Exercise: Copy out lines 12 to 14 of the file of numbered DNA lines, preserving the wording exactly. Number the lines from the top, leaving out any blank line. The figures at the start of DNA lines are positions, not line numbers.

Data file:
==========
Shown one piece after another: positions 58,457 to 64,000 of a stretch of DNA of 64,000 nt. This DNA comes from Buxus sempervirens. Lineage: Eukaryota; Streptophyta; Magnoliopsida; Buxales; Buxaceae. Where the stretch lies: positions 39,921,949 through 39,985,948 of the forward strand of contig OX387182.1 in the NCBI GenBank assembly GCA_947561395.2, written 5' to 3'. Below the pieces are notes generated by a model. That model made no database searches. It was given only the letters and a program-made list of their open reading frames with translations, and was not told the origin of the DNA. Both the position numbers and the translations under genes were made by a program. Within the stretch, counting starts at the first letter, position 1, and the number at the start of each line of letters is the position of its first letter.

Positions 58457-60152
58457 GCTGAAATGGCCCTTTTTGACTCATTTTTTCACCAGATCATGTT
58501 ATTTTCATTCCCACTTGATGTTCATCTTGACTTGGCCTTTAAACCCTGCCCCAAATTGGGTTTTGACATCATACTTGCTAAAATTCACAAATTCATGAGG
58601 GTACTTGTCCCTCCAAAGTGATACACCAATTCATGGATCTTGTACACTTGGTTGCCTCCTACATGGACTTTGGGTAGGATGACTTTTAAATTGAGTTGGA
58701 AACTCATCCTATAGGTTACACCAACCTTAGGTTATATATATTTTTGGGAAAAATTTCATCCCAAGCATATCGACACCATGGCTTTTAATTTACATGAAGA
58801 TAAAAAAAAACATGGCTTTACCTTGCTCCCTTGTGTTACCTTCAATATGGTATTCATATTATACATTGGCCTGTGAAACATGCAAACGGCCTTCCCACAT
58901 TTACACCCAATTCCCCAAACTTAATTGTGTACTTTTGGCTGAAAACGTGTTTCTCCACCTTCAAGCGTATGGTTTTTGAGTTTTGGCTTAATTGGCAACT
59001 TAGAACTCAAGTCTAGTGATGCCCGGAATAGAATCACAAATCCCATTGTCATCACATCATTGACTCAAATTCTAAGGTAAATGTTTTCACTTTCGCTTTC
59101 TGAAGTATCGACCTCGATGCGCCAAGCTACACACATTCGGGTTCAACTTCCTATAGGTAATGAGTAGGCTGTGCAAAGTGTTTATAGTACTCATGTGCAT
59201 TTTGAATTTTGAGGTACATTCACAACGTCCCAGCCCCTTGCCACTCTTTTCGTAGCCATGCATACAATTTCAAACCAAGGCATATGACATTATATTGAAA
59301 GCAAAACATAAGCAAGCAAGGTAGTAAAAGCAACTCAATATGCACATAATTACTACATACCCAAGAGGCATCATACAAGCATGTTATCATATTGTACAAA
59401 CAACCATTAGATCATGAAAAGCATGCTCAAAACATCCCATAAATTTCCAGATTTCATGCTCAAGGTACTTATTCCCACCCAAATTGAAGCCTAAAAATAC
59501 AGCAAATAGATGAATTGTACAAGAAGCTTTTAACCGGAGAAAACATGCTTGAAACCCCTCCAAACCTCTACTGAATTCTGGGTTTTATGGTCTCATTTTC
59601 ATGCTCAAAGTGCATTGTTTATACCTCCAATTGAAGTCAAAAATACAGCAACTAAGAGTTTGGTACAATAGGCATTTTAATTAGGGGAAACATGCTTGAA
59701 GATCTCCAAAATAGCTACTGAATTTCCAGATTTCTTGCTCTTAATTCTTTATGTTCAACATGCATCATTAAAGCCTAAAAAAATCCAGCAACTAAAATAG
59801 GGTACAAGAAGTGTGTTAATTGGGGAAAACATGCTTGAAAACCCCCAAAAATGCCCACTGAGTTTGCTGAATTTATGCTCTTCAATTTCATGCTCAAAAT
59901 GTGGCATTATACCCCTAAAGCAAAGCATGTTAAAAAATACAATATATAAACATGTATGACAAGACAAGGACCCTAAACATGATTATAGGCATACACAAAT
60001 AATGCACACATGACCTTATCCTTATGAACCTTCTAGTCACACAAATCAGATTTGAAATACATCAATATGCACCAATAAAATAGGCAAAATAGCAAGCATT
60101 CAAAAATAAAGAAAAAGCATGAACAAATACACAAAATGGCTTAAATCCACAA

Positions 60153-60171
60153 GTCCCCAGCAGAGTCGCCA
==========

59301 GCAAAACATAAGCAAGCAAGGTAGTAAAAGCAACTCAATATGCACATAATTACTACATACCCAAGAGGCATCATACAAGCATGTTATCATATTGTACAAA
59401 CAACCATTAGATCATGAAAAGCATGCTCAAAACATCCCATAAATTTCCAGATTTCATGCTCAAGGTACTTATTCCCACCCAAATTGAAGCCTAAAAATAC
59501 AGCAAATAGATGAATTGTACAAGAAGCTTTTAACCGGAGAAAACATGCTTGAAACCCCTCCAAACCTCTACTGAATTCTGGGTTTTATGGTCTCATTTTC